Vans has a lot of experience influencing youth culture with its iconic products and marketing, but the label has never taken its popularity for granted.
“It’s incredibly difficult for a brand to stay relevant in a youthful business, especially in a time when things are moving at digital speed, but we’ve managed to [do so] all these years. Still, we never get too comfortable,” said Kevin Bailey, president of Vans, a division of Greensboro, N.C.-based VF Corp. “It’s critical that we never stop, that we stay close to our consumers and deliver the innovative products they expect from us.”
For Bailey, who returned to run Vans in 2009 after a two-year absence, maintaining relevance has also meant not being afraid to shake things up. “When I came back, I saw there was a bigger opportunity. The demographics and psychographics of our consumer base were vastly different from when we started,” he explained. “While we still define ourselves as an action-sports heritage brand — we have no intention of ever abandoning our roots in skateboarding — we now look at [the bigger universe of] youth culture as encompassing other avenues, including art, music and street culture. We’ve changed the way we think about our brand today.”
The shift in viewpoint has broadened Vans’ sales avenues. The third quarter of 2014 marked the label’s 20th consecutive quarter of double-digit growth. Sales are on track to hit $2 billion by year-end, making Vans VF’s second-biggest brand behind The North Face. By 2017, revenues are projected to reach $3 billion.
Retail partners lauded Vans’ ability to adapt. “They haven’t stood still as the customer has changed through the years, but have evolved with the customer,” said Ken Hicks, chairman and CEO of Foot Locker Inc. “They know their customer and consistently create product and marketing that hit the target. [Vans has] been key to Foot Locker reaching this important consumer [group].”
“Vans has done a tremendous job of staying relevant,” said Jim Estepa, president and CEO of The Journeys Group. “[They understand how to reach that] teen customer who responds positively to lifestyle-driven footwear that is on-trend at the right price.”
On a global scale, Vans has capitalized on VF’s international platforms and accelerated its expansion in Western Europe, South America and Asia, where revenues in the recent quarter soared 40 percent.
The brand is also working to become a year-round player. Weatherized collections were introduced this year in both footwear and apparel. “A four-season model allows us to reach new geographies where vulcanized-canvas footwear is put away for the winter,” Bailey noted. “Now, there are more options for off-weather months.”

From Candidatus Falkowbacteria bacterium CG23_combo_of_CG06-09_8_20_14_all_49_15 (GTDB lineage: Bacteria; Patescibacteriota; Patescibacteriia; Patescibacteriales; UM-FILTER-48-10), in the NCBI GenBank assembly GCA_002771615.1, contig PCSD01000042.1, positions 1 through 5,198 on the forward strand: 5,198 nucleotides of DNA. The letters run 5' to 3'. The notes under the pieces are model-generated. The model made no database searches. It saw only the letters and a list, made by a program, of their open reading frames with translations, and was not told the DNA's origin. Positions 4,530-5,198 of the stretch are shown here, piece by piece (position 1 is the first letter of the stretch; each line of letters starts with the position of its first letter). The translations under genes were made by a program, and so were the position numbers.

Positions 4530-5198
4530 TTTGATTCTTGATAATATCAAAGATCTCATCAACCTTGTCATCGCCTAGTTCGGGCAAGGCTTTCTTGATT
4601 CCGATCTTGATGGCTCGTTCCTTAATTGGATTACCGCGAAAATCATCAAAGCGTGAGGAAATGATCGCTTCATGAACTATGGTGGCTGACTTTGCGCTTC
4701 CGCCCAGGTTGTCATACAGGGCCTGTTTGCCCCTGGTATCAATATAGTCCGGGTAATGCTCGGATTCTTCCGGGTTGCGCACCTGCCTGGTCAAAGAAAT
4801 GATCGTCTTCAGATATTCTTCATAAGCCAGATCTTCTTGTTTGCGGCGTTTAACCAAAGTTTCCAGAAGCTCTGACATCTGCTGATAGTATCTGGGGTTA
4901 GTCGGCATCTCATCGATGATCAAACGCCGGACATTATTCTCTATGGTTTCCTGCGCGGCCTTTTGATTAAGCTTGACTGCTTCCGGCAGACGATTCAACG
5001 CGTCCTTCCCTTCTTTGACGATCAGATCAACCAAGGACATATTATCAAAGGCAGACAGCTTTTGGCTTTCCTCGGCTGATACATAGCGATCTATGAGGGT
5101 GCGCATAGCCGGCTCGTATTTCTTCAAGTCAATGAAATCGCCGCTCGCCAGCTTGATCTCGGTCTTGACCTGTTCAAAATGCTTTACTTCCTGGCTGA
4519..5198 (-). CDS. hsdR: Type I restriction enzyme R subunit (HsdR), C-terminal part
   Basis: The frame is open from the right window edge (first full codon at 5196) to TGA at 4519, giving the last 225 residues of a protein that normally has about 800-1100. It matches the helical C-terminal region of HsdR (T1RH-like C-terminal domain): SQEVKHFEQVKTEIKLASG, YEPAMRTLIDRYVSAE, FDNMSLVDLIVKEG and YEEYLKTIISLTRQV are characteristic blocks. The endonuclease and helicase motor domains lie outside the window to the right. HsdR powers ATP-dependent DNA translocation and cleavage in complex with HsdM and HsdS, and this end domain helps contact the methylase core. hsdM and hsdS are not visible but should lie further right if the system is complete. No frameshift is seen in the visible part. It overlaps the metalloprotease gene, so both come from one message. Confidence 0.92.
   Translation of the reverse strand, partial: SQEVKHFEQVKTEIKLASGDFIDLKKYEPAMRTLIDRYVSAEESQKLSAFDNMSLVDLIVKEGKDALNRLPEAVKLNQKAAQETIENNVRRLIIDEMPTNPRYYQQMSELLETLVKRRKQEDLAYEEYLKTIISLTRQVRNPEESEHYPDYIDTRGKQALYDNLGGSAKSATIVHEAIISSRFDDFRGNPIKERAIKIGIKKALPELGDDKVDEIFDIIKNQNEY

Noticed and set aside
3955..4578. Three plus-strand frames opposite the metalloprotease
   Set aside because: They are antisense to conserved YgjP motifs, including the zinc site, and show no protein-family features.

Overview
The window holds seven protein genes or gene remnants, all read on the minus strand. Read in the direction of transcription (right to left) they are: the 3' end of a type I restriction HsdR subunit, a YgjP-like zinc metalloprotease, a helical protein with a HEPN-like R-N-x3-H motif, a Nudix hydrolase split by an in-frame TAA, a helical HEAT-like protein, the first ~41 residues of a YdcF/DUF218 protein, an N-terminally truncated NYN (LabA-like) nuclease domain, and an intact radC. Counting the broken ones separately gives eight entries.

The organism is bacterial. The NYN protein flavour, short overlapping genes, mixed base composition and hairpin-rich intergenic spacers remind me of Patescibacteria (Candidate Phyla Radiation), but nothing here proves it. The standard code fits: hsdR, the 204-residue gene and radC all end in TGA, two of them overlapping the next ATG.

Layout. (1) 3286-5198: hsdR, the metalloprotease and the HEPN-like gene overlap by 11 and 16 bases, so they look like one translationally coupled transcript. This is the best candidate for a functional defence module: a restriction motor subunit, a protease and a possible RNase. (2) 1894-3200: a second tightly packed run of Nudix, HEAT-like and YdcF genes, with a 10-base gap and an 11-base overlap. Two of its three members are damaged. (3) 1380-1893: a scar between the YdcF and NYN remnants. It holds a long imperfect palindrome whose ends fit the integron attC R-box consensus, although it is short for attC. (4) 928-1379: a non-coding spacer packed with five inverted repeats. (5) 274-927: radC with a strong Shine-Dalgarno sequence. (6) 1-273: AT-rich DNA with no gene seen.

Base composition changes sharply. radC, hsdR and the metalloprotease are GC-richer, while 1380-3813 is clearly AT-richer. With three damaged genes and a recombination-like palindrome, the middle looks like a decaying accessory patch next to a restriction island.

Like many sneaker labels, Vans has also tried to soften its image with more feminine styling and new marketing initiatives, such as its “Be the Original” campaign, launched this past summer. “Vans is traditionally viewed as a male brand, so we’re working harder to engage the female consumer and show her our more playful, fashion-driven side,” Bailey said.
He added that amid increased competition in the vulcanized-sneaker space, the campaign is a cheeky way to remind consumers that Vans has been making its classic slip-ons since long before the style was trendy.
The label consistently stands out as a savvy marketer, known for creating unique content and immersive experiences. This year, its second permanent House of Vans location opened in London, featuring a music venue, art gallery and skate area, and Vans stages pop-ups of the concept around the world. Also, the annual Warped Tour music festival celebrated its 20th year.
“To have an authentic conversation around our lifestyle pillars, [such as] art and music, we need to be present in those worlds,” said Fara Howard, Vans’ global VP of marketing. “What makes Vans unique is that we talk to our consumer every day, whether it’s through events like these or on social media.”
That close connection with the fan base can ensure longevity, Bailey said. “You remember that summer at the Warped Tour when you crowd-surfed to your favorite band and lost one of your checkerboard slip-ons. It’s those moments that make Vans a classic.”